24-7pressrelease.com : 2009 Changes to Washington's Sex Offender Registration Laws.
Critics of sex offender registries have expressed concern over the impact they have on the privacy rights of individuals and have questioned the inherent fairness of punishing someone who has already served their court mandated sentence. Several states have raised questions about the constitutionality of the Adam Walsh Child Protection and Safety Act and, to date, no states have received approval of their programs from the federal government.
Implementing Washington's on-line database also raises important questions. With the new classification system, offenders in the state who were considered low level offenders may now be reclassified at a higher level. This could mean that people who have been living peacefully in neighborhoods for years will have their pictures sent out to schools, community organizations and others as part of the state's community notification requirement.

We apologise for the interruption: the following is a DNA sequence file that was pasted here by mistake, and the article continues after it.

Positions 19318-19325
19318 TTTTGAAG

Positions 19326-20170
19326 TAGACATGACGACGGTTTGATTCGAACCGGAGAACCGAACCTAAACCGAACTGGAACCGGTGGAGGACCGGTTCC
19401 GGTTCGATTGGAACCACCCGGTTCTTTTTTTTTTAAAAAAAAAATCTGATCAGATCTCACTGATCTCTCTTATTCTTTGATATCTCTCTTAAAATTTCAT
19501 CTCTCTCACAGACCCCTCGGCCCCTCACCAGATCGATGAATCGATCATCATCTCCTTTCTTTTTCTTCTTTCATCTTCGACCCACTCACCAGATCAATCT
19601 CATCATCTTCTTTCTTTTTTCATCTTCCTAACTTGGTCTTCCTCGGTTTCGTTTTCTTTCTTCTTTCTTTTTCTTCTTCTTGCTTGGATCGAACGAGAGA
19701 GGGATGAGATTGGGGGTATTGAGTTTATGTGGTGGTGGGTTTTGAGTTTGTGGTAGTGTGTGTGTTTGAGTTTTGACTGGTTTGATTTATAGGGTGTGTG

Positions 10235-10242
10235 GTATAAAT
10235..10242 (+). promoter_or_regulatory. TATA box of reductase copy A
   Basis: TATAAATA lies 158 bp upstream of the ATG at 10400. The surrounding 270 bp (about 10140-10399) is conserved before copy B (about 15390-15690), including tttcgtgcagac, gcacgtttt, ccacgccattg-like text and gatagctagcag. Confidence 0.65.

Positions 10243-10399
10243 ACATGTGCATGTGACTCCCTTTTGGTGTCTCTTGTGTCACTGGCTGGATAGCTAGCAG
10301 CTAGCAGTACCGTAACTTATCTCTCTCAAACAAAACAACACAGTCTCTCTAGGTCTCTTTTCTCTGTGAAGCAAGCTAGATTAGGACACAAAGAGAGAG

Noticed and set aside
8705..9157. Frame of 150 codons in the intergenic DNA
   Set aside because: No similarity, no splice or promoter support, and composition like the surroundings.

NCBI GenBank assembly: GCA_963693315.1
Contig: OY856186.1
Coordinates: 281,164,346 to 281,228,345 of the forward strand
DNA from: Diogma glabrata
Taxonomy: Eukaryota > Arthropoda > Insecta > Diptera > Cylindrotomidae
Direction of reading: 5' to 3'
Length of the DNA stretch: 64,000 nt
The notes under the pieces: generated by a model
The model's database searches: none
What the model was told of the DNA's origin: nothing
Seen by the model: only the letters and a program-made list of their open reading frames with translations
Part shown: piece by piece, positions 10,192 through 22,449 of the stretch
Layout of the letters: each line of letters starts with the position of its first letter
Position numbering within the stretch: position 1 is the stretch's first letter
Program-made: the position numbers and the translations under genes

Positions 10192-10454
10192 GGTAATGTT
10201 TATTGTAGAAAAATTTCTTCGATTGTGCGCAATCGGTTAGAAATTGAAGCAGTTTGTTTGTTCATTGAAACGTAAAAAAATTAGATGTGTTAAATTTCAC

Even if offenders are not classified at higher levels, their friends, co-workers and neighbors now will be able to search for their names on-line and find out whether they have ever been convicted of a sex crime. The longer registration periods mean those wishing to put a mistake from their past behind them will have more difficulty moving on with their lives - and, in turn, will be forced to suffer the stigma of being a registered sex offender for greater lengths of time (in most cases, for their lifetimes).
There is also a legitimate concern that the registry could be used as a means to harass, threaten or even harm those listed in the database. There have been cases in other states where people have used the information in sex offender registries to do just that, or even worse.